Dunkirk

Dunkirk ★★★★½

For a director as uniquely imaginative as Christopher Nolan, the idea of his next film being a World War II drama felt like the most basic standard project for such an established, high-profile director such as himself to tackle after such ambitious, high-concept undertakings such as Inception or Interstellar. However, Nolan proves his versatility as director by being able to take a genre and setting as played out and over-saturated as World War II, and making it distinctively his own, not only within just his filmography, but also within the context of World War II films in general.

Dunkirk observes this moment in the war from three different perspectives of the war, on land, sea, and air, in three different timelines which each converge with each other in perfect synchronization in a way that only Nolan knows how to craft.

In being a PG-13 war movie, the restraints of its rating manage to surprisingly strengthen its impact, rather than sanitize it. Nolan manages to communicate the terrors of being on the battlefield without needing to indulge in showing a single drop of blood shed or turning the war into nothing but gratuitous gore porn like Hacksaw Ridge or countless other post-Saving Private Ryan war films. The movie doesn't even resort to showing the enemy threat onscreen. We see their planes flying overhead and hear their bullets and bombs hurtling towards us, but keeping the enemies intentionally vague and anonymous creates even more dread and uncertainty by bombarding us with the possibilities of imminent death from every angle, but not being able to identify who the threat is or where it is coming from.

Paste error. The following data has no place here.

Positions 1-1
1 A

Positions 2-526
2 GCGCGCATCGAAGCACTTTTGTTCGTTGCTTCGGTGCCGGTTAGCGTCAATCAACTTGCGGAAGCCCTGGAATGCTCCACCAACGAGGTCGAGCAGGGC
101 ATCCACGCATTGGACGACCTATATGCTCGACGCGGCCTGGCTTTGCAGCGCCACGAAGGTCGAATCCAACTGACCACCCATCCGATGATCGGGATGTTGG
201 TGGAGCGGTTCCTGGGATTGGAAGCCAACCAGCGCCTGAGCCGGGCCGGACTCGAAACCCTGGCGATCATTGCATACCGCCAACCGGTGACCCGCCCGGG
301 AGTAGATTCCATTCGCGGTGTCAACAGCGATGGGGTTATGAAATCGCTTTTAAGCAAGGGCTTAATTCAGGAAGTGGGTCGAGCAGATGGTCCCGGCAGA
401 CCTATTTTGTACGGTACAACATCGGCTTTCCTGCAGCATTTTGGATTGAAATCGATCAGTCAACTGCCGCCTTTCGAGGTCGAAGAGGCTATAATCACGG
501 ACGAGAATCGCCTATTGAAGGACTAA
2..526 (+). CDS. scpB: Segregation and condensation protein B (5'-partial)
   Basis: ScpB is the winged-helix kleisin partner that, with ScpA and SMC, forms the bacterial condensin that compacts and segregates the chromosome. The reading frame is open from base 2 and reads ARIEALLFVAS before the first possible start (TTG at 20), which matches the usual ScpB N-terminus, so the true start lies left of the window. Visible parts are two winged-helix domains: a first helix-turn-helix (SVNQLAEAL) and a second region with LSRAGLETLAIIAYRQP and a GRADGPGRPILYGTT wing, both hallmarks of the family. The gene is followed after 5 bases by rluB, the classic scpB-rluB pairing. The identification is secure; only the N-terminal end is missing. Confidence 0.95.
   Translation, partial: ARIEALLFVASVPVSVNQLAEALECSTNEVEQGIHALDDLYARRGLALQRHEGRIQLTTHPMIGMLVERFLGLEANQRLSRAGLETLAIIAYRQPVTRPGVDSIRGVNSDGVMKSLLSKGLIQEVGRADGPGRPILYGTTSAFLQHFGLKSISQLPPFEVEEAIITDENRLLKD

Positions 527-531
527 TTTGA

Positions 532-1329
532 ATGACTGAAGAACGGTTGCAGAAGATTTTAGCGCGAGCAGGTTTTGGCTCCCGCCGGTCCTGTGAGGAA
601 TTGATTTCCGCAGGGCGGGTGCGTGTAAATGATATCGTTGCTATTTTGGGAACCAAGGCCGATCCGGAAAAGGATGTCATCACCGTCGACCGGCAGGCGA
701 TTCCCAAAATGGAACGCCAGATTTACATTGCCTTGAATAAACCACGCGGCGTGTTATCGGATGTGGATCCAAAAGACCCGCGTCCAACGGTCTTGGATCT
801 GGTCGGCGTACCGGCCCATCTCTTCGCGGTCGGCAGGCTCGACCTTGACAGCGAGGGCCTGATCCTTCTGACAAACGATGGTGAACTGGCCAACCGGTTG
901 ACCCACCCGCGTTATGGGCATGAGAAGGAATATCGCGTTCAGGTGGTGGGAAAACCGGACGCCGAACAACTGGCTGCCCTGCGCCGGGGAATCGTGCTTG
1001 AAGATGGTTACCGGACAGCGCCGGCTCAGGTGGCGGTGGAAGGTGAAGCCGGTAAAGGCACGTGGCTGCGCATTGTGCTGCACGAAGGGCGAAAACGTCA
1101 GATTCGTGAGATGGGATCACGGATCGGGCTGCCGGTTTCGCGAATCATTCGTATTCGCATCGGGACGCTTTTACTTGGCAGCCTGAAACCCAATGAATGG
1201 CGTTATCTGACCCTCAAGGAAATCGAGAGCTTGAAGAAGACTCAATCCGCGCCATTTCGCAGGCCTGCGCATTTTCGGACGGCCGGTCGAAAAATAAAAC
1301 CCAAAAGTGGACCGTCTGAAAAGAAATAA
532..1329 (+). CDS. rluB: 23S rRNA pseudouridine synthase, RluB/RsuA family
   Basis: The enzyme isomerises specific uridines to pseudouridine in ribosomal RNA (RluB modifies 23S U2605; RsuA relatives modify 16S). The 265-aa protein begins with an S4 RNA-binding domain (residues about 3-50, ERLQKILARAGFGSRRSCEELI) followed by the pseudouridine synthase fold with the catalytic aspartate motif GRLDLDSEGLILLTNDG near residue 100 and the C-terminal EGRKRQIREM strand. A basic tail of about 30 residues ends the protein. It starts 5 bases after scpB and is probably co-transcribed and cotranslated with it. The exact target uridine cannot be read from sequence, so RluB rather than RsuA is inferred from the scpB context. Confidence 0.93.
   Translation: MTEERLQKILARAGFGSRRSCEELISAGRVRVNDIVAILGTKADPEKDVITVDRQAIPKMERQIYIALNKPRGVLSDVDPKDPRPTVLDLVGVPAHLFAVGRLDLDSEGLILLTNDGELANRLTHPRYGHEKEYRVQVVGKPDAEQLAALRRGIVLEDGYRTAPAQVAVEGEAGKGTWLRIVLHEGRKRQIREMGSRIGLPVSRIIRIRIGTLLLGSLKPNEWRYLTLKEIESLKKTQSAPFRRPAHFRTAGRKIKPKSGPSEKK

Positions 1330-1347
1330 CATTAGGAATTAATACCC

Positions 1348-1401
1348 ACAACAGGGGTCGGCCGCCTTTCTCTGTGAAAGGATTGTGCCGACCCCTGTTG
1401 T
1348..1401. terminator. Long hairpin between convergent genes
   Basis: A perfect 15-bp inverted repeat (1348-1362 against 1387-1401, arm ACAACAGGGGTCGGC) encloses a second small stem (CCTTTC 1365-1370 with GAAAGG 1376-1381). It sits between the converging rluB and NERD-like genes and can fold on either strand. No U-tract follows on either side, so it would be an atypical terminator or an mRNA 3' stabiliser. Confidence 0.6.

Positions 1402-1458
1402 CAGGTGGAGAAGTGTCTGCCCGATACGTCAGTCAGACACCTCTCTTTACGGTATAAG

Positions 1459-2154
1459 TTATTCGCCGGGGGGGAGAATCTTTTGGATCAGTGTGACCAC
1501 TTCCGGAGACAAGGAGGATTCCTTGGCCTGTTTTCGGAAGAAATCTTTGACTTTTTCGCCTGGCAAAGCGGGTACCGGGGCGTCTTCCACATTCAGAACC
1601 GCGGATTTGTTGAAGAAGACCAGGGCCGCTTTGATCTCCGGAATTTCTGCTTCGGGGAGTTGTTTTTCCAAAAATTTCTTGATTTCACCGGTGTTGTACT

Nolan is a director whose primary focus is delivering a cinematic experience and impressively manages to immerse in the world and in the lives of these characters while also simultaneously giving not one ounce of depth to any of the characters. In any other movie, this would be much more of a significant issue, but because Dunkirk still creates such an immersive intense atmosphere which more effectively uses the medium of film to express the characters' fear and state of mind, the lack of sufficient character depth is made up for.

Dunkirk brings innovation to a stale genre and creates a horrifyingly real immersive cinematic experience.

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